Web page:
The YIG oscillator should work on half or even one third of required local oscillator frequency because of the fact that multipliers are already included in the converter units. The signal from the YIG oscillator is supplied to the converters through the 3 dB splitter.

According to the available data, both IF converter ports are covering the range from 400 MHz to 4 GHz, so wide range of IF frequencies are available. I choose 438 MHz and 1298 MHz for the IF due to easy tuning to the "round" frequency. All parts from the picture down below are commercial radio parts and we do not require expensive measuring equipment to tune and check the finished transverter. All job can be done using the "LNB diode" power indicator/meter and a frequency meter or a surplus wave-meter.

This is the "heart" of the transverter. Both, up and down converters are connected to the circulator (Ports 1 & 2) to obtain the best isolation and the short peace of the wave guide is connected to the Port 3 where antenna should be connected. L.O. and I.F. SMA connectors are protected with the plastic caps. Separate I.F. and L.O. ports are available, so there is a possibility to use different up/down bands for the base radios.

Down-converter is really small but with excellent characteristics. The noise figure is around 3dB and the conversion gain is 22dB. As I already mention the IF is covering the wide range from 400 MHz up to 4 GHz. Very convenient is that the down-converter is requiring LO/2 or LO/3 for a proper operation and the level of the signal should be around 10 dbm. As the LO multiplier is inside the converter we can use any 7/8 GHz or 11/12 GHz oscillator depending on the IF we want to use. The converter require positive 6.5 volts and the negative -5 volts supply. The RF antenna port is accessed through the standard wave guide connection WR-42 size. The inside L/4 pin is probably bent and look odd. Do not try to touch or correct the position of the pin because the pin is matched for the best RL already. The IF and the LO ports are using standard SMA connectors.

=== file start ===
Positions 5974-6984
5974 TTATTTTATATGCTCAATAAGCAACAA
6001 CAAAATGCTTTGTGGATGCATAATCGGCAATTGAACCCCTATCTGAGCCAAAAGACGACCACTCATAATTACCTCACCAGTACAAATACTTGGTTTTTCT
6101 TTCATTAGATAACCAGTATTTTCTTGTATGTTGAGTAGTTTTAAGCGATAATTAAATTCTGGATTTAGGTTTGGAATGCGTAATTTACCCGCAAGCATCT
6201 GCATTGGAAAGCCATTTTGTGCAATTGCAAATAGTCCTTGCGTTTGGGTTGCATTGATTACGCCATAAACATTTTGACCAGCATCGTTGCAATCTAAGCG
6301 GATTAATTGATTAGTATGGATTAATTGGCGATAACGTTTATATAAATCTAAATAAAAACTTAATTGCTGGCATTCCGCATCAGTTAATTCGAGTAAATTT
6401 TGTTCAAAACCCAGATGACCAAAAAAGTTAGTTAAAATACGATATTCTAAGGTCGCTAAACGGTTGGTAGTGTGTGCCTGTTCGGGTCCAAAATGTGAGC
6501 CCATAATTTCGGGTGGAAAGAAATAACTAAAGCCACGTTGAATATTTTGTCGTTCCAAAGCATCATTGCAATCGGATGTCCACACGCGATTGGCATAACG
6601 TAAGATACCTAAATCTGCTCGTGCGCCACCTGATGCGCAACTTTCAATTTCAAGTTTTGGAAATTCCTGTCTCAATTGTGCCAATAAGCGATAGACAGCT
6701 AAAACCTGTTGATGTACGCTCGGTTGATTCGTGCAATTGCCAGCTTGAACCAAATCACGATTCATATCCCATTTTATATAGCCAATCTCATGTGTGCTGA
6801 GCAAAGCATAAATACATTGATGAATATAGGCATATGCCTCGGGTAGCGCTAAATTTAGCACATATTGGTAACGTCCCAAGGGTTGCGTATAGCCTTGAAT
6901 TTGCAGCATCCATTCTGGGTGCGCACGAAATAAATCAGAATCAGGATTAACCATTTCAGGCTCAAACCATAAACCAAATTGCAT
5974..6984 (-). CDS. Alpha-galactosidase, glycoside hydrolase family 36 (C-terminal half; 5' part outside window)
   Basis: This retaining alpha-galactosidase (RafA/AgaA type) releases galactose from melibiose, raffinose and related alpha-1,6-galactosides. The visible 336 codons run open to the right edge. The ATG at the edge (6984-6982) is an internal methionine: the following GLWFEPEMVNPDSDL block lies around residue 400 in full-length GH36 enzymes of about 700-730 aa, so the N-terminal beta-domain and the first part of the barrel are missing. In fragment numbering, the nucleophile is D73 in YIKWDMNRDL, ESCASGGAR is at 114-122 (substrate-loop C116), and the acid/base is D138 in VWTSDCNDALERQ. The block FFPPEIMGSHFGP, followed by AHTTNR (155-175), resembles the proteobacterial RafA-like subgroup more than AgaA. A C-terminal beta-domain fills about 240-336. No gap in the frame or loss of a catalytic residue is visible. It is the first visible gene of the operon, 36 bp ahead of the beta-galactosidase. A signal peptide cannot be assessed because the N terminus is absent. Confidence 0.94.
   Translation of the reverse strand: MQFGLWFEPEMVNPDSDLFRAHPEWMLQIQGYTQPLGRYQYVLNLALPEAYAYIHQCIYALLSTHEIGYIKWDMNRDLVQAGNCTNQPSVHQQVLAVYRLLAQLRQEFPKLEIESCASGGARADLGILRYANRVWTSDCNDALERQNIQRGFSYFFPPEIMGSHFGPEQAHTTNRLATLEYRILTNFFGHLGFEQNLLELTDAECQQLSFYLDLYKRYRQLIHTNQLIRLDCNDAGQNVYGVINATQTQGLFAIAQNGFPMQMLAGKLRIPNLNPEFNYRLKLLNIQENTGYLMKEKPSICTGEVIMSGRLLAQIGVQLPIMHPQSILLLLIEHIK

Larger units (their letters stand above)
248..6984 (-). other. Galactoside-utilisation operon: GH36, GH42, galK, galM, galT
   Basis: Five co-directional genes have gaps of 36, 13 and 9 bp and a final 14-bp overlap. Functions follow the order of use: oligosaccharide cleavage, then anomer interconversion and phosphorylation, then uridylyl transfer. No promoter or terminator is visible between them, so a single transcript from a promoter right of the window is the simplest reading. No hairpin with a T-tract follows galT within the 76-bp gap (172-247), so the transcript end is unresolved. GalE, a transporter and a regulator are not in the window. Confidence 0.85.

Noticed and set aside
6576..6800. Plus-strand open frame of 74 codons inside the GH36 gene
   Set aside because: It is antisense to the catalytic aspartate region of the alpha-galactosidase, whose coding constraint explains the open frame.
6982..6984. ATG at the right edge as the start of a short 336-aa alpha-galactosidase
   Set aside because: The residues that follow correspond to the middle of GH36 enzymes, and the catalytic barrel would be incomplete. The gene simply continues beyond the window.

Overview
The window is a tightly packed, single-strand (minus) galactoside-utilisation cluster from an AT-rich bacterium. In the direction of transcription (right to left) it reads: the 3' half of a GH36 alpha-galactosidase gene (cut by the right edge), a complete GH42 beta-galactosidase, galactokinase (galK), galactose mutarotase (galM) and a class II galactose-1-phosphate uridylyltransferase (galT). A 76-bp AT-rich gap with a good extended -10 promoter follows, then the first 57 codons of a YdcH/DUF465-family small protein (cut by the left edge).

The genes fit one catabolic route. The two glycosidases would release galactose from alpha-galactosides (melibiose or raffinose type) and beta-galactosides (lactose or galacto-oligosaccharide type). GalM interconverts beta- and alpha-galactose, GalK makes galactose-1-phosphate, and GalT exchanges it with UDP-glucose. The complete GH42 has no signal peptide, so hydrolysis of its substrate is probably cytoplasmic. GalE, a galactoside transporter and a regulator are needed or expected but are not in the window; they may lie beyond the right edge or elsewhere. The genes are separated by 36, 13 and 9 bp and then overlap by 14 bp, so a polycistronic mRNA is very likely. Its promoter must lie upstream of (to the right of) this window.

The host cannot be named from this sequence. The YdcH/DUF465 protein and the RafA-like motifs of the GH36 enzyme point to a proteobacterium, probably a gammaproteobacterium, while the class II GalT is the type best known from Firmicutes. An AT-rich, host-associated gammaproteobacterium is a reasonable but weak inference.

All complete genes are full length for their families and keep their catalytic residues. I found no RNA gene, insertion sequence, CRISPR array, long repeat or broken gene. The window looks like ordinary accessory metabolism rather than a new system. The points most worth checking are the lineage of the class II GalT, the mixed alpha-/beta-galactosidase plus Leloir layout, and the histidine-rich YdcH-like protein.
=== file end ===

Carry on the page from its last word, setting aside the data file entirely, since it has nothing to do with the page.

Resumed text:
The up-converter is using the same approach to reach the 24 GHz band. The local oscillator should work on LO/2 or LO/3 frequency giving out 8 db of the signal. This will be enough power for internal multiplier to produce the signal for the mixer where 0 dbm of IF signal is required. The IF is again covering the range from 400 MHz up to 4 GHz. The up-converter sample that I have from the TRW miliwave company has the gain of 28 db with the IP3 of  30 dbm. The output power is from 23.7 -  26.5 dBm. Consumption is 617mA / 12 V dc power supply. The output RF port has the standard WR-42 waveguide flange connection ready for WR-42 circulator. Again, do not try to touch or modify L/4 waveguide inner pin even it is bended. It looks strange, but this is done by the factory matching the unit to give us the best results. The I.F. and L.O. ports are using the standard SMA female connectors. Recently, I saw a couple of similar units on the e-bay that are advertised together with the isolator ready for WR-42, with some lower output power than mine sample, but with the very good price. The seller advertise that the unit can be used as the beacon, if no IF signal is supplied the module is working as a simple multiplier. Depending of the applied L.O. frequency, a simple 24 GHz beacon can be built. Very useful is also the DET pin (detector) to monitor the output power simply by connecting the voltmeter.

What I can see from some already built transverters and written articles, one on the problem was the antenna switching. Some coaxial relays are rated up to 24 GHz but the loss are high. Some authors are using manual waveguide switches while the others are using mechanical parts with the electrical motors for the same purpose. There are also low loss waveguide switches, mostly home-brew like the one from the I3OPW but they are bit expensive. If we plan to use a low output power a simple solution can be 3 port circulator. The one I am using have the isolation of at least 25 dB and loss of 0.3 dB. This can be enough to protect the RX downconverter from burning the front-end. As the circulator is  WR-42 flange ready it is easy to connect the converters straight without any adapter. Using the circulator will save us from using the sequencer and 24V DC required for commercial grade coaxial relays.